• We drive right up to the edge of it, and then we put on gear way.

  • Have spikes for our feet.

  • We put on helmets for precaution.

  • After a brief introduction to the glacier wear off, we got some moose tracks right over here Way.

  • Get up to some hires where there's some terrific views of the surrounding valley on all the while, we're looking around at the features of the glacier.

  • There's black ice, basil, ice ones and crevasses.

  • If you were wondering what those are, so were we.

  • But not for long.

  • Part of our adventure was the hike.

  • The other part was learning about these massive natural wonders.

  • A crevasse is a crack in the ice.

  • Various sizes, Some are small and some can swallow a vehicle.

  • Mullan's air holes in the ice.

  • Um, they form when flowing water flows off of it on.

  • It's sort of a rose into the glacier itself.

  • Creates a really amazing features, just kind of weird sort of carvings inside the ice, a giant hole in the ice.

  • Okay, then let's check it out.

  • So we're gonna go in here about two at a time.

  • You don't have to be perfectly physically fit way.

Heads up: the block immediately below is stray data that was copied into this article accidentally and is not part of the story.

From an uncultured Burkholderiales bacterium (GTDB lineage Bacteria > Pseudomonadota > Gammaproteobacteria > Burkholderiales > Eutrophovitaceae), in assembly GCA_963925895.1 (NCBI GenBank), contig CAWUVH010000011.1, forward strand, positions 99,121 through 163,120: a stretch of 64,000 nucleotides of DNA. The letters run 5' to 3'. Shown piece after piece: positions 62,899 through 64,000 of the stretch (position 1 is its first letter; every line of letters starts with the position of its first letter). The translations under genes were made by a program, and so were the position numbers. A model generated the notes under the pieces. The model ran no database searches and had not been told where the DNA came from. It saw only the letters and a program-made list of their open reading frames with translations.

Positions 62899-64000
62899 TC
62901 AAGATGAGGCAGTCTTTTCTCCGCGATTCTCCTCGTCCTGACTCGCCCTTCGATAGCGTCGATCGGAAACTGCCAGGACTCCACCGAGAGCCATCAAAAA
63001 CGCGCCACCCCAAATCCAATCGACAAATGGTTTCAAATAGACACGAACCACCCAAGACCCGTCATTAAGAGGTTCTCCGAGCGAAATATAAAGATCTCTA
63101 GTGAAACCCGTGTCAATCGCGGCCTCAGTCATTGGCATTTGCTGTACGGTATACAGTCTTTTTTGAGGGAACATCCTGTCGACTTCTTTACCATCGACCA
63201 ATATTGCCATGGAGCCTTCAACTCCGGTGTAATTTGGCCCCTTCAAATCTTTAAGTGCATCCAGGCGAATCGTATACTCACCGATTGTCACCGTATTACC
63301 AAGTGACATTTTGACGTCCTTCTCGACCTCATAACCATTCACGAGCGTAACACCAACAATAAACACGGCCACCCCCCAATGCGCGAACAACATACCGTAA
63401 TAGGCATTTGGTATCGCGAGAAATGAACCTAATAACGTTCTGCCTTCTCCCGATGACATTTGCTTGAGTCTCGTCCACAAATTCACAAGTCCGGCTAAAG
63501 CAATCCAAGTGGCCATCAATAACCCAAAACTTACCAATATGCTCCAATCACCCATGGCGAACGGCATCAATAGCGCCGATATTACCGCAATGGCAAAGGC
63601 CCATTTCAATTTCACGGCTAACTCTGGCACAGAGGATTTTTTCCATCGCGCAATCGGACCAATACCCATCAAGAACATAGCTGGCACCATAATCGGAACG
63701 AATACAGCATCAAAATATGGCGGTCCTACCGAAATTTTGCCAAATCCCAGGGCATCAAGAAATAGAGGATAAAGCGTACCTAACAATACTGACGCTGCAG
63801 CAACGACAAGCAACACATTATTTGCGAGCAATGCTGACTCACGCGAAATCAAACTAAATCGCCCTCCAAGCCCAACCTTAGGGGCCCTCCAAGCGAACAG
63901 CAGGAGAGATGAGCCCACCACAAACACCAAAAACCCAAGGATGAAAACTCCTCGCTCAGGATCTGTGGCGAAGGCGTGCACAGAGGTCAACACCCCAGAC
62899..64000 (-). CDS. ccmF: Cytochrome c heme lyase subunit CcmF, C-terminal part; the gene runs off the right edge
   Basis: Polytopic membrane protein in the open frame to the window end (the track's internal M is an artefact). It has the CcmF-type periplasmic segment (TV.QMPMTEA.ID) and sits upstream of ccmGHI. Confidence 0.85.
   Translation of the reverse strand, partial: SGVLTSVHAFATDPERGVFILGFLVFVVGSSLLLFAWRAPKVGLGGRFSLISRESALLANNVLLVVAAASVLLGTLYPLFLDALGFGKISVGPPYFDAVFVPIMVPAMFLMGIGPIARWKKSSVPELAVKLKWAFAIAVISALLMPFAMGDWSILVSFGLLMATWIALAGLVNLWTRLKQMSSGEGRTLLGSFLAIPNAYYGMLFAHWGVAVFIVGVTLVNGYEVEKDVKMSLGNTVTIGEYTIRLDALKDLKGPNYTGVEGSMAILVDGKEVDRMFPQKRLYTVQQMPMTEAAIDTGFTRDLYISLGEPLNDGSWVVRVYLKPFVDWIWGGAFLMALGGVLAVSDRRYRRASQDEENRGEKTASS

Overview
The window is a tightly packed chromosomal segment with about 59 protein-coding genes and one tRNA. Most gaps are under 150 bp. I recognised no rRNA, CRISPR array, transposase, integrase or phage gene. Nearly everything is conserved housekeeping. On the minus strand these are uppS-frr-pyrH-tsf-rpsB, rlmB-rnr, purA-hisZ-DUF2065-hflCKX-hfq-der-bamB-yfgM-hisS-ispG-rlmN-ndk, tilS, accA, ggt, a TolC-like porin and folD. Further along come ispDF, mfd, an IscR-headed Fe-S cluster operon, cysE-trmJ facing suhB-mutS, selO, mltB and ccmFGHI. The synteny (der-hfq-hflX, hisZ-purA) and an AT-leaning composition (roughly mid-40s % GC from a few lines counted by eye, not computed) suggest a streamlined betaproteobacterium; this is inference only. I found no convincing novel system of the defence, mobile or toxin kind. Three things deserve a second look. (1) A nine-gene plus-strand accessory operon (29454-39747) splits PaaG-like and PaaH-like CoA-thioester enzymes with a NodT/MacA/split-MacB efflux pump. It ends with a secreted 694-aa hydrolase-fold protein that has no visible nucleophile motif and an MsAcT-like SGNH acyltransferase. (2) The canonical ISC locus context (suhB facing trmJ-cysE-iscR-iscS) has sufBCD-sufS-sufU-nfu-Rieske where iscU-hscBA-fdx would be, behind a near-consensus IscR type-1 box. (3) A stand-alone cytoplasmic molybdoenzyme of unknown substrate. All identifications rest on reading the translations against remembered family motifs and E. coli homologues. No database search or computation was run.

• Always like to know if you have any limitations physically before you come out.

  • It's nothing extreme in terms of going up or down inclines.

  • But just be prepared for stepping on uneven surfaces worldly about a mile in, and the views are becoming even more spectacular every step you take.

  • Perhaps what's most remarkable, besides the dramatic landscapes, is the vastness and the stillness of the surroundings.

  • Sometimes when I take groups out there, I'll get to a point on the tour and I'll say, OK, let's just stop and let's just take a couple minutes and listen in silence and without fail after, like, a minute, just just kind of start looking around like feel that Can you people that come out they might be a little intimidated by the cold or about the drive way.